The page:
4TOWARD AN UNDERSTANDING OFSOPHISTIC THEORIES OF RHETORIC
Download PDF (1.2 MB)
Even though the available evidence suggests that the Sophists did not use the term rhetorike to describe their teachings, a recovery of their ideas about rhetorical theory is both possible and desirable. It is possible because the fifth-century Sophists' logos was an obvious predecessor to (even if it cannot be limited to} fourth-century rhetoreia and rhetorike. ...
PART IIANALYSIS OF THE MAJORFRAGMENTSOFPROTAGORAS
Download PDF (9.2 KB)
5THE TWO-LOGO! FRAGMENT
Download PDF (710.2 KB)
The Greek text of what I will refer to as the two-logoi fragment is the following: Kat np&LOc; E
6THE "STRONGER AND WEAKER"LOGO! FRAGMENT
Download PDF (752.9 KB)
The full Greek text of the stronger/weaker logoi fragment is found in Aristotle's Rhetoric: Kai 'tO tov ~'t'tw 6£ J...Oyov KpEL't'tW JtOLELV tout' EO'tLV (1402a23). Stripped of the introductory "And this is [an example] what one means by ... " the remaining text reads ton hetto de logon kreitto poiein. Two categories of translation and interpretation are iden ...
7THE "HUMAN-MEASURE" FRAGMENT
Download PDF (928.2 KB)
The Greek text of the human-measure fragment is: Ilavnov XPTJI!UToov !!ETpov EOTLV avepoon:o~. TWV !!EV OVTOOV 00~ EOTLV' TWV (>£ OUK OVTOOV oo~ ouK EOTLV (DK 80 Bl). Given the fame of this doctrine and that it is widely quoted in virtually identical language, there is no reason to doubt it represents Protagoras' own words.1 The world view implicit in the ...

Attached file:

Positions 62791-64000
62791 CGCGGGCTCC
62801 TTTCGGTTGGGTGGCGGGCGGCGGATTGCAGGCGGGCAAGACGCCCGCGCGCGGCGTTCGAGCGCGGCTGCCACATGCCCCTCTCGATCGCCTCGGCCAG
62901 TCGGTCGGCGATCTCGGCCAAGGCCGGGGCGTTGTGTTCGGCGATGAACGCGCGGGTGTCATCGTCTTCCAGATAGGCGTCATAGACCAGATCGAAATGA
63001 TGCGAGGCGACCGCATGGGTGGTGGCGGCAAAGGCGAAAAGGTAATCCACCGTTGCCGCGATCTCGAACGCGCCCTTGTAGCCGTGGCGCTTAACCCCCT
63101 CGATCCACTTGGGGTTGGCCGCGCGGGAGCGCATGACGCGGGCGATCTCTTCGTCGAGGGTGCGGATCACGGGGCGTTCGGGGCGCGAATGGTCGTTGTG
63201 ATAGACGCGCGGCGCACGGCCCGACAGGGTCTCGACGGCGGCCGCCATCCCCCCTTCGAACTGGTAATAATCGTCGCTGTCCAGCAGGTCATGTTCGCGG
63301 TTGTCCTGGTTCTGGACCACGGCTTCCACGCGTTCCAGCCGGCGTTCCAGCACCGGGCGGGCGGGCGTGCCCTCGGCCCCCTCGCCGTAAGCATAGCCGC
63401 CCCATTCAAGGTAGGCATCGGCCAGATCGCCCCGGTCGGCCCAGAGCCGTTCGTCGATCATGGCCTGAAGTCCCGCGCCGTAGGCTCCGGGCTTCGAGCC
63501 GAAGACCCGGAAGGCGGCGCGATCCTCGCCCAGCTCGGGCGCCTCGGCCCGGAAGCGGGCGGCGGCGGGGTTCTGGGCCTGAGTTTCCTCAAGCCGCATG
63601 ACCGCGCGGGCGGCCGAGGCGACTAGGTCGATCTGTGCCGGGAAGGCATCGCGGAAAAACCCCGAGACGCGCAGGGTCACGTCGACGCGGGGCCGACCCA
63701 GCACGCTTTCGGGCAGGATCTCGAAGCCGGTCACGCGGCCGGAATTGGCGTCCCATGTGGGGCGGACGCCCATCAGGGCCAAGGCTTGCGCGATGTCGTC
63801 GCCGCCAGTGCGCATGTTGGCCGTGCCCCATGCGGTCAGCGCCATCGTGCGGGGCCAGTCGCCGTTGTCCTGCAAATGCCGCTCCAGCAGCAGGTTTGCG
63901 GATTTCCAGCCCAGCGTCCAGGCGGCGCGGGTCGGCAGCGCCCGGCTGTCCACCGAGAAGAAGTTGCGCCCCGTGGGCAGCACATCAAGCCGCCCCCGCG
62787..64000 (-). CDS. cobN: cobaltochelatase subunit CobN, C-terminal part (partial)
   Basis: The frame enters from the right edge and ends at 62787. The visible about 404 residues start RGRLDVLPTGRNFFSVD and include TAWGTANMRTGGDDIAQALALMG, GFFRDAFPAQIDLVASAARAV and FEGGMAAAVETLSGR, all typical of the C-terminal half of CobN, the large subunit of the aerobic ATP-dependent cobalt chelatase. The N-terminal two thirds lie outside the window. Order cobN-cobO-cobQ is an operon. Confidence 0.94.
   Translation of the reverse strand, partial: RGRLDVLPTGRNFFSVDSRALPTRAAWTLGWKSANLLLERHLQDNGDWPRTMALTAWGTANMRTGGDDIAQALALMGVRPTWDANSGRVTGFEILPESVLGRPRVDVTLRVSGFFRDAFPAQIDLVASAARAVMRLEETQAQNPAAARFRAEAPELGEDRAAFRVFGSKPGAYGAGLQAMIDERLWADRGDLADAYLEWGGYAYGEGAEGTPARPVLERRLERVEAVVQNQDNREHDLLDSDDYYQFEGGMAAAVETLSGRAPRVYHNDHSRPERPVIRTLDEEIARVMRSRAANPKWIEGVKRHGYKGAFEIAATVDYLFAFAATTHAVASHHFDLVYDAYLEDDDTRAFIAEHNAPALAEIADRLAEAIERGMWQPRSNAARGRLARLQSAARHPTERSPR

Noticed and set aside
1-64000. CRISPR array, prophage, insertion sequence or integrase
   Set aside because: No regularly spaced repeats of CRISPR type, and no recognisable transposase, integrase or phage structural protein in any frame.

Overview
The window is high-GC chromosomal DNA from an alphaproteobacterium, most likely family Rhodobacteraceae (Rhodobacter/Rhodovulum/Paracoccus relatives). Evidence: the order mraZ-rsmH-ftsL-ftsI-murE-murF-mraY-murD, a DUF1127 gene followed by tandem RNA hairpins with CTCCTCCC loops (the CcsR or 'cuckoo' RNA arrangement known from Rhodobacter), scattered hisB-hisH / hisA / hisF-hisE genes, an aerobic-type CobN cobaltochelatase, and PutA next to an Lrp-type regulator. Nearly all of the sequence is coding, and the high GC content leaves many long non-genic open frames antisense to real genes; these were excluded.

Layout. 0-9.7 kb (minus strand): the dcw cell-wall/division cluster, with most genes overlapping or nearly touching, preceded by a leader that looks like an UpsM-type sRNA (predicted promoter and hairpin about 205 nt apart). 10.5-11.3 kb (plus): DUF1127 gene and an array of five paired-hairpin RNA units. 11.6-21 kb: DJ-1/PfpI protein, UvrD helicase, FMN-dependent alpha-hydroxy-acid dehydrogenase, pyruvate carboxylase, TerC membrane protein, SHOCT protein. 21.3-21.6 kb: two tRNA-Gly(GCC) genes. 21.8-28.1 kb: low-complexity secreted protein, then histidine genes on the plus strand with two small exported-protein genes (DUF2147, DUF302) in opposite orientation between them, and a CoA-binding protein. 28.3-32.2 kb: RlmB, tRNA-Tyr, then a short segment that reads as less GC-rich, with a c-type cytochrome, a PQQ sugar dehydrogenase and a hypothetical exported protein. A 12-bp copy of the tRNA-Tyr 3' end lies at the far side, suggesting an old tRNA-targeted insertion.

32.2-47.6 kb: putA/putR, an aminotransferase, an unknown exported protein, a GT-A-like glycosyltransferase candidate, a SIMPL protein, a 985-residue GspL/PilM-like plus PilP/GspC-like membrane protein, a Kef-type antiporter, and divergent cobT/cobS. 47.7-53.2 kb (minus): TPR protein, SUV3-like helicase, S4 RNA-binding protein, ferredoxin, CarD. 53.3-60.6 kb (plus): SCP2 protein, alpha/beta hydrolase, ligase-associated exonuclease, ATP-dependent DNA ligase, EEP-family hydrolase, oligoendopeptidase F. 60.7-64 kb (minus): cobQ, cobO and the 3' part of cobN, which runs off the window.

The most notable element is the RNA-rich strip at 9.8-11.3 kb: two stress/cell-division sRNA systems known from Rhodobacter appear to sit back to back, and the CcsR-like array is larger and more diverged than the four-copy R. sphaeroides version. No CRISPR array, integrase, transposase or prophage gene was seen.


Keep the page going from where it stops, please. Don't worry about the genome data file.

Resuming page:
8THE "IMPOSSIBLE TO CONTRADICT" FRAGMENT
Download PDF (359.4 KB)
Unlike the fragments I have already examined, there is nowhere a passage that represents the "impossible to contradict" statement un equivocally as Protagoras' original words. However, some combination of the words occur sufficiently often in ancient discussions of Protagoras to convince most scholars that it was part of his philosophy. What is ...
9THE "CONCERNING THE GODS" FRAGMENT
Download PDF (680.2 KB)
...fragment is Protagoras' best-known saying. It is quoted in whole or in part by Diogenes Laertius (9.51), Hesychius (DK 80 A3), Sextus Em piricus (All), Cicero (A23), and Eusebius (B4); it is mentioned or para phrased by Philostratus (A2), Philodemus (A23), Diogenes of Oenoando The fragment consists of two sentences: 1) rtepi !lEV ee&v OUK EXW ...
PART IIIPROT AGORAS AND EARLYGREEK PHILOSOPHY AND RHETORIC
Download PDF (9.4 KB)
10PROT AGORAS AND
Download PDF (989.9 KB)
Clear-cut conceptual categories such as political theory, ethics, educa tional philosophy, and rhetorical theory were nascent at best in the mid-fifth century. Though any scholarly analysis of fifth-century think ing is bound to engage in a certain amount of oversimplification, it is possible to minimize the risk of misreading Protagoras' words. In such ...
11PROT AGORAS, LOGOS,AND THE POLIS
Download PDF (802.0 KB)
I turn now to Protagoras' theory of logos and its implications for social-political theory. It has long been recognized that Protagoras' hu man-measure fragment presented a viewpoint supportive of Periclean democracy, but the political implications of Protagoras' general views On one level or another, significant philosophical disourse always ...